How Can Help You?


    Fear of Tall People – Gigantasophobia

    Gigantasophobia: The Fear of Tall People

    Have you ever avoided going out with your friends because tall friends will be there too? You don’t have anything against them, but being in their presence makes your skin prick with fear.

    If your answer is yes, then you may suffer from gigantasophobia.

    You don’t have any other reason for sitting out most plans, but being in the presence of tall people makes your chest tighten and your heart beat faster. Admitting that you have a phobia of tall people may feel irrational, but it isn’t.

    Gigantasophobia is a real phobia. In fact, many people deal with it every day. However, with proper steps and some help, you can overcome this fear. But first, you need to get to the root of your tall people phobia.

    What Are the Causes of Gigantasophobia?

    Phobias are complex, so it’s not always easy to identify your gigantasophobia causes. More often than not, phobias are connected to our past experiences.

    Perhaps you were bullied by a tall person. Or maybe you got caught in a sea of people when you were a child and felt like you would be trampled by the much taller people around you. Or maybe in your childhood, your parent or a teacher painted a villain in a story as someone very tall.

    Such experiences can instill a deep-seated fear in our minds. Oftentimes, such an extreme fear stays with us for a very long time.

    Everything You Need to Know about Gigantasophobia

    Gigantasophobia is derived from two words: gigantism and phobia. Gigantism is a condition where a child has high levels of growth hormones that result in them growing especially tall. And phobia refers to an extreme fear of any particular situation or object.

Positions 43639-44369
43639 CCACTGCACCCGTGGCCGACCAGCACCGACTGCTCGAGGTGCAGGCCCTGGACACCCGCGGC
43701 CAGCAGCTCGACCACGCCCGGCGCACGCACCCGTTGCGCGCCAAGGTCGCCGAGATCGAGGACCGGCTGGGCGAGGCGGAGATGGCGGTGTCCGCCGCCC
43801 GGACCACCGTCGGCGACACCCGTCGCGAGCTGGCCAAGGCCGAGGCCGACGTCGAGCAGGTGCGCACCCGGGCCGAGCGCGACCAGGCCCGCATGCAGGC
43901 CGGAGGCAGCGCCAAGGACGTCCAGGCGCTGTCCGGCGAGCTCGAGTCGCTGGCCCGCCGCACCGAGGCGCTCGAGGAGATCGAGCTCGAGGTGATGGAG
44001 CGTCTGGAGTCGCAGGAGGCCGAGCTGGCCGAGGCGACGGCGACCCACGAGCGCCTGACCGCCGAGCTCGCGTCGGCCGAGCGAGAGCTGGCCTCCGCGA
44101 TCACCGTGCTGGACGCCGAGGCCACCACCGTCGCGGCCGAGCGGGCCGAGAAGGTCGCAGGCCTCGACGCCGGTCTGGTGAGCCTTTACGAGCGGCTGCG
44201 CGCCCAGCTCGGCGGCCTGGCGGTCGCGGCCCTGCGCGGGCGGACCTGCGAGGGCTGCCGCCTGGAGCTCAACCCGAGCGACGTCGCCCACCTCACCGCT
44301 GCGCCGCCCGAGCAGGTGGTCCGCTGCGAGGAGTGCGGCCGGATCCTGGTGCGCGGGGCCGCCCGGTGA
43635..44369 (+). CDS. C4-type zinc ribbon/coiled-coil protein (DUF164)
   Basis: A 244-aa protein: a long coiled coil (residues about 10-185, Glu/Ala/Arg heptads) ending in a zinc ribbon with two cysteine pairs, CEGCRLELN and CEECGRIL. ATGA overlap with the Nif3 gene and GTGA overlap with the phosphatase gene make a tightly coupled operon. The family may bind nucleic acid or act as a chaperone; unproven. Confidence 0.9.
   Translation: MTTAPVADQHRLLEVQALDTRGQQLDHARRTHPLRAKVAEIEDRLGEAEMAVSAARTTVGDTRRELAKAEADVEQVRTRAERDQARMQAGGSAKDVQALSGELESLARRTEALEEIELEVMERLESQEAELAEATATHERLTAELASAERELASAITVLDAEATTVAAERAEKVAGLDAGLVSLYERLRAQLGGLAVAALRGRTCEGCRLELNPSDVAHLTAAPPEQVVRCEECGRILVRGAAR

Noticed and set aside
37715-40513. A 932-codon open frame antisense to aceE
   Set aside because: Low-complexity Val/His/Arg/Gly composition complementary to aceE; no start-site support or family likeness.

Anyone who struggles with a phobia generally tends to avoid situations and thoughts that trigger that specific fear. They do not always have to be exposed to the cause of their phobia to experience anxiety; sometimes even the mention can trigger their fear. It can cause their brain to paint all kinds of scenarios involving the object of their fear—in this case, tall people—and spiral into panic or extreme anxiety.

    Like most phobias, gigantasophobia is one of the fears that you can consider on the irrational fears list. While gigantasophobia in itself is not irrational, it’s the effect that this fear of tall people can have on your life that’s irrational.

    Such a phobia can cause you to avoid stepping out of your home for fear of running into tall people. But that’s not possible when you have to go to school or work. You can’t control whether or not you’ll come across a tall person.

    However, the good news is that gigantasophobia can be treated. Acknowledging the fear, accepting it, and recognizing the symptoms are all crucial steps in dealing with the phobia.